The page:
Every time I’ve read this, it sends chills down my spine. Paul was sent. Sent to suffer. That’s a pretty difficult pill to swallow, but without it, I’m not so sure we’d have the Good News today. These men saw Jesus, they embraced Jesus, and their natural inclination, acknowledged in the books they wrote, was to flee and run away. And yet something changed. They were bold in the face of persecution. Though they were impoverished, though they suffered greatly, they persevered and carried the Gospel. Why? I can only imagine it’s because they were sent.

Today, we talked a bit about this in my 7th grade church life group. I don’t know how this came up, but somebody looked up Hebrews 1:3 on their Bible and said: I don’t get it. So I wrote this verse on the white board and we went through word by word. It was powerful. It’s the Gospel. It’s the best news ever.

It starts off: The Son is The Radiance of God’s Glory.

What’s God’s glory? I’m writing this from about 11,000 ft above sea level in Rocky Mountain National Park. Truly one of the most beautiful places on earth. God made it, so His glory must be greater. I visited Yellowstone this year. Fantastic trip, God’s glory is greater still. There is beauty in the scientific formulas that govern the universe. There’s beauty in the stars above and the insect below. Look at anything in all of creation and it is beautiful, complex, mysterious and wonderful God’s glory is greater than all of that.

The Son. Who is that? Jesus. And what is He? The Radiance! The Radiance of what? ALL of God’s incomprehensible glory.

It continues: And the exact representation of his being.

Who is the representation? Jesus is. And what does representation mean? It means he stands in God’s place, presenting God to us. Jesus is the exact representation of God to a world that does not know God. Exactly, perfectly.

It goes on: Sustaining all things by his powerful word.

Whose powerful word? Jesus’. And what does sustaining mean? We had a little trouble with this in our 7th grade group, but let me share the analogy I used and maybe it will help: it’s like a bike. If you ride your bike, you have to pedal. If you don’t pedal, eventually you lose momentum and eventually you’ll topple over. Even if you ride down hill, eventually it flattens out and you have to pedal or you’re gonna fall over.

So sustaining just means that Jesus is keeping things going. What is He sustaining? All things. The entire universe. How does He sustain it? Through nothing but the power of his word. This is amazing!!!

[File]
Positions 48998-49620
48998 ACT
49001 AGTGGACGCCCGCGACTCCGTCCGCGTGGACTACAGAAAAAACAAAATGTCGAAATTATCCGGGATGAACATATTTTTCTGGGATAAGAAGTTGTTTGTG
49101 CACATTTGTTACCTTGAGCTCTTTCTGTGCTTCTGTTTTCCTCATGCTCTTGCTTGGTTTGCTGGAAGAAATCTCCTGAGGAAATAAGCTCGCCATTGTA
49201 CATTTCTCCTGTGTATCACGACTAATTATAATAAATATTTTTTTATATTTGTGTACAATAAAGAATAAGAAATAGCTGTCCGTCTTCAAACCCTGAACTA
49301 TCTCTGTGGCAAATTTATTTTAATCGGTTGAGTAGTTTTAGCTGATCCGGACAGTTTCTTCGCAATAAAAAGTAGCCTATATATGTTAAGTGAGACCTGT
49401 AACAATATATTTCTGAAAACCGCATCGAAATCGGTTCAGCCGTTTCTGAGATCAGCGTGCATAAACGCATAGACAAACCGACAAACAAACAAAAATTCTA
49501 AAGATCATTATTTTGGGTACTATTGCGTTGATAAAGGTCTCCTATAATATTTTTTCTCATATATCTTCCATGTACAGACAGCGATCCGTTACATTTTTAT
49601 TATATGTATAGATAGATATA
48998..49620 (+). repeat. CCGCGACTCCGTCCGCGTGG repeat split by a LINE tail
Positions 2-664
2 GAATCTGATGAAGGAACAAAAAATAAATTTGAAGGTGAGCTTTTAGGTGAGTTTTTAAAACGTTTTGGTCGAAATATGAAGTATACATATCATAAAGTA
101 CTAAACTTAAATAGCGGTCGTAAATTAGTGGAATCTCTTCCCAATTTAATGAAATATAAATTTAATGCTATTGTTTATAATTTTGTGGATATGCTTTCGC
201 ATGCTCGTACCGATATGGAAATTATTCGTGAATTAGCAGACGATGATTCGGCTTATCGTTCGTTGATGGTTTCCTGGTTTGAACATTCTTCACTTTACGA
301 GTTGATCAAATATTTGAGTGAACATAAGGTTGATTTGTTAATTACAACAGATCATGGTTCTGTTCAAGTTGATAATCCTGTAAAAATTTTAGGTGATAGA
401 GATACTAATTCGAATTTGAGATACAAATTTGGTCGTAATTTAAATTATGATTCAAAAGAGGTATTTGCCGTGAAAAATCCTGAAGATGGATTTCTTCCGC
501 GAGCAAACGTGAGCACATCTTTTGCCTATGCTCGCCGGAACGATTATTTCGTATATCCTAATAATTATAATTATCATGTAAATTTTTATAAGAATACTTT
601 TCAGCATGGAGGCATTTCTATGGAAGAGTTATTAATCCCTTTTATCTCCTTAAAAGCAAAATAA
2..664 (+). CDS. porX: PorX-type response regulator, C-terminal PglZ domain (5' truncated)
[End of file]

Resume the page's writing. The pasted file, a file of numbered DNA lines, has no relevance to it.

We’re almost there, let’s keep going: After he provided purification for sins, he sat down at the right hand of the Majesty in heaven.

What is sin? Sin is an old archery term, it means missing the mark. I drew a target on the board and said, this is God. This is how God lives his life. We must always hit that target. Every single time. Then I drew a bunch of marks all over the board. Sometimes we miss it on accident, sometimes we miss it on purpose because we don’t want to live God’s way. But if we don’t live God’s way, we miss the mark. And we can’t be in his company.

What does purification mean? And I took the eraser and I erased all the arrows the missed the mark. Jesus erased every sin we ever committed. It’s called justification and it means: Just AS IF I never sinned. So Jesus, erased our sins, and now that mission has been accomplished, has returned to the father in heaven.

So putting it all together: the Son is the radiance of God’s glory and the representation of his being, sustaining all things by his powerful word. After he had provided purification for sins, he sat down at the right hand of the Majesty in heaven. -Hebrews 1:3

That’s the Gospel. The Good News is not that we’ve done something to earn God’s love. That we would need to would be bad news. But that Jesus was sent from the Father to do what only Jesus could do.

The heart of the Gospel is the God who sends. When we closed: one of my guys let out a “wow!” about hearing the gospel in this way. I have to as well.